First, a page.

Time Flies? Time Travels! Adding Days to Dates in R (Like a Pro)


Steven P. Sanderson II, MPH


January 31, 2024


Ever wished you could skip ahead a few days for that weekend getaway, or rewind to relive a magical moment? While real-life time travel remains a sci-fi dream, in R, adding days to dates is a breeze! Today, we’ll explore both base R and the powerful lubridate and timetk packages to master this handy skill.


Example 1: Base R Basics

Let’s start with the classic. Imagine you have a date stored as my_date <- "2024-01-31" (yes, today!). To add, say, 5 days, you can simply use my_date + 5. Voila! You’ve time-jumped to February 5th, 2024. But wait, this doesn’t handle months or leap years like a pro.

# Create a date object
date <- as.Date("2024-01-31")

# Add 5 days to the date
new_date <- date + 5

[1] "2024-01-31"
[1] "2024-02-05"
[1] "Date"
[1] "Date"

Example 2: Enter lubridate

This superhero package offers functions like as.Date() and days() that understand the nuances of dates. Let’s revisit our example:


my_date <- as.Date("2024-01-31") # Convert string to Date object
future_date <- my_date + days(5) # Add 5 days using days()

future_date # "2024-02-05"
[1] "2024-02-05"

See the magic? days(5) tells R to add 5 days specifically. You can even subtract days (imagine reliving that delicious pizza!):

pizza_day <- as.Date("2024-01-27") # Date of pizza bliss
relive_pizza <- pizza_day - days(2) # Travel back 2 days

relive_pizza # "2024-01-25"
[1] "2024-01-25"

Example 3: Beyond Days: timetk Takes the Wheel

Want to add weeks, months, or even years? timetk takes things to the next level with functions like years(), wednesdays(), and more. Check this out:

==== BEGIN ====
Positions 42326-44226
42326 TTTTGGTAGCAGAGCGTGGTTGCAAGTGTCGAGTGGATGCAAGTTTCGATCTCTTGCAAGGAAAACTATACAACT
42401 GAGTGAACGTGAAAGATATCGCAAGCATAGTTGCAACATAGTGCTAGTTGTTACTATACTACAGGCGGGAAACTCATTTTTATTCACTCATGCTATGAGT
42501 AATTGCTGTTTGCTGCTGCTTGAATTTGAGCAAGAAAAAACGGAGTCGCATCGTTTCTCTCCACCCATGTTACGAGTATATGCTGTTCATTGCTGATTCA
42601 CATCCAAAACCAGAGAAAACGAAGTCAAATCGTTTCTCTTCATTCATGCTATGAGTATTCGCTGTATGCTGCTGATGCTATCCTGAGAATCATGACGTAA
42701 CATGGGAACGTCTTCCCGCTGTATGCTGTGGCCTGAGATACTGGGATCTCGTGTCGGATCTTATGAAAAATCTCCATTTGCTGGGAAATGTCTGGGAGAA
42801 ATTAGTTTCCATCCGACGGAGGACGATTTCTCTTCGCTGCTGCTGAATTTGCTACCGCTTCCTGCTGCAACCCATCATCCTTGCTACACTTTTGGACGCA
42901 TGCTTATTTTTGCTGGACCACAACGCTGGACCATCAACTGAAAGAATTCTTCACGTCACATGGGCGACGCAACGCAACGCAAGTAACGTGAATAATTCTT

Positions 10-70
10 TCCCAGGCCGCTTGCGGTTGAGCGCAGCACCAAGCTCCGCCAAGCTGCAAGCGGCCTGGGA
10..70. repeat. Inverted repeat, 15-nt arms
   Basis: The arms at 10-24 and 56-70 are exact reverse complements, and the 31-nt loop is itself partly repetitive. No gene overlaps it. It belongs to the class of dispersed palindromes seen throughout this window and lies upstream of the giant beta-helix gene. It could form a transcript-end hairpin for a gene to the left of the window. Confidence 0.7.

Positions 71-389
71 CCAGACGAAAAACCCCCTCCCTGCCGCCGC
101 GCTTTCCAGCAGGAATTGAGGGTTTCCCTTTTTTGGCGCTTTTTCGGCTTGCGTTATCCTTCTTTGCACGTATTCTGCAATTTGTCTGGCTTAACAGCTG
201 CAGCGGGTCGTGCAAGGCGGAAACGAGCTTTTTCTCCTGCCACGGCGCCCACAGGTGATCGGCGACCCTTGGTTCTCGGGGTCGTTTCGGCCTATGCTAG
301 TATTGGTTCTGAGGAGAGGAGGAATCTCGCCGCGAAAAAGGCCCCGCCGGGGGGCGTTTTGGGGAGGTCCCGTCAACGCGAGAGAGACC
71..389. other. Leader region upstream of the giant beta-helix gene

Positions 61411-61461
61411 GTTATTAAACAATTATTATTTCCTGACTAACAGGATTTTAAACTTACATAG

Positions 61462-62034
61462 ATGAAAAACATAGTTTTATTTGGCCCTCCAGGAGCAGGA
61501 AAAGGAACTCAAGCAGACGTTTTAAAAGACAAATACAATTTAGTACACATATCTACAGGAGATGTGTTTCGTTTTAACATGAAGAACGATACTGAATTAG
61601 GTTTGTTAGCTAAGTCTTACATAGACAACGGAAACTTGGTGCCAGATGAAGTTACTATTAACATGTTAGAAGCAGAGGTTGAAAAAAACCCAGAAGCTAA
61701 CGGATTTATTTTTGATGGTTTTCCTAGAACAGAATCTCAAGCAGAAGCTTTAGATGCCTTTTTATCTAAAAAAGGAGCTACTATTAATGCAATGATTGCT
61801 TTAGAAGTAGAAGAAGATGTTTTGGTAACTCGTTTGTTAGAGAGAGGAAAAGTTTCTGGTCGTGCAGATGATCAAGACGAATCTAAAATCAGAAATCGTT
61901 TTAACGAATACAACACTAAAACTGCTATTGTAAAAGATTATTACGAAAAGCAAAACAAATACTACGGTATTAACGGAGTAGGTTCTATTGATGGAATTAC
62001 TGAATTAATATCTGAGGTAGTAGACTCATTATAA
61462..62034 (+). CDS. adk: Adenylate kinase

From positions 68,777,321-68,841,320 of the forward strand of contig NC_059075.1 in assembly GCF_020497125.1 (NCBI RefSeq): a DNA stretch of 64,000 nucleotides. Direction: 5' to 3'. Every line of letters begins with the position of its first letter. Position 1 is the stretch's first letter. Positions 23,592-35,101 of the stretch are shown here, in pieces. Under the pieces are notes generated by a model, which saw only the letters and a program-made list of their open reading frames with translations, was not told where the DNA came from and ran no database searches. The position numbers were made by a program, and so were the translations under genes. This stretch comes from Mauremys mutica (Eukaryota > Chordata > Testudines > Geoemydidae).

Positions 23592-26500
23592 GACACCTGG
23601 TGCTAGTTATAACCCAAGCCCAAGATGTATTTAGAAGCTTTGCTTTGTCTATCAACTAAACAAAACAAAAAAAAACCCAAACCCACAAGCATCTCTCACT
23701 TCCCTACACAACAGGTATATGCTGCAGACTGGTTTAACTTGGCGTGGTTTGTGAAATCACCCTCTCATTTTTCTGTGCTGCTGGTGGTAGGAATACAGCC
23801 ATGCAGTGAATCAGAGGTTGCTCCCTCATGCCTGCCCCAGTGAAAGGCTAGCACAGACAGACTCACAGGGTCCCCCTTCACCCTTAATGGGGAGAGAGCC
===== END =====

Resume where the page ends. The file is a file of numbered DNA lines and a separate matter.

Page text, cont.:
graduation <- as.Date("2025-06-15") # Your graduation date (hopefully!)

graduation %+time% "1 hour 34 seconds"
[1] "2025-06-15 01:00:34 UTC"
graduation %+time% "3 months"
[1] "2025-09-15"
graduation %+time% "1 year 3 months 6 days"
[1] "2026-09-21"
# Backward (Minus Time)
graduation %-time% "1 hour 34 seconds"
[1] "2025-06-14 22:59:26 UTC"
graduation %-time% "3 months"
[1] "2025-03-15"
graduation %-time% "1 year 3 months 6 days"
[1] "2024-03-09"

Bonus Tip: Don’t forget about formatting! Use format() with options like "%Y-%m-%d" to display your dates in your preferred format.

Now it’s your turn!

  • Try adding different units (weeks, months) to existing dates.
  • Use these techniques in your R scripts to analyze time-series data.
  • Challenge yourself: Can you calculate the difference between two dates in days or weeks?

Remember, practice makes perfect. The more you play with dates in R, the more comfortable you’ll become with this essential skill. So go forth, explore, and conquer the realm of time in R!

P.S. Share your coolest date-manipulation tricks in the comments below. Let’s learn from each other and keep the R community thriving!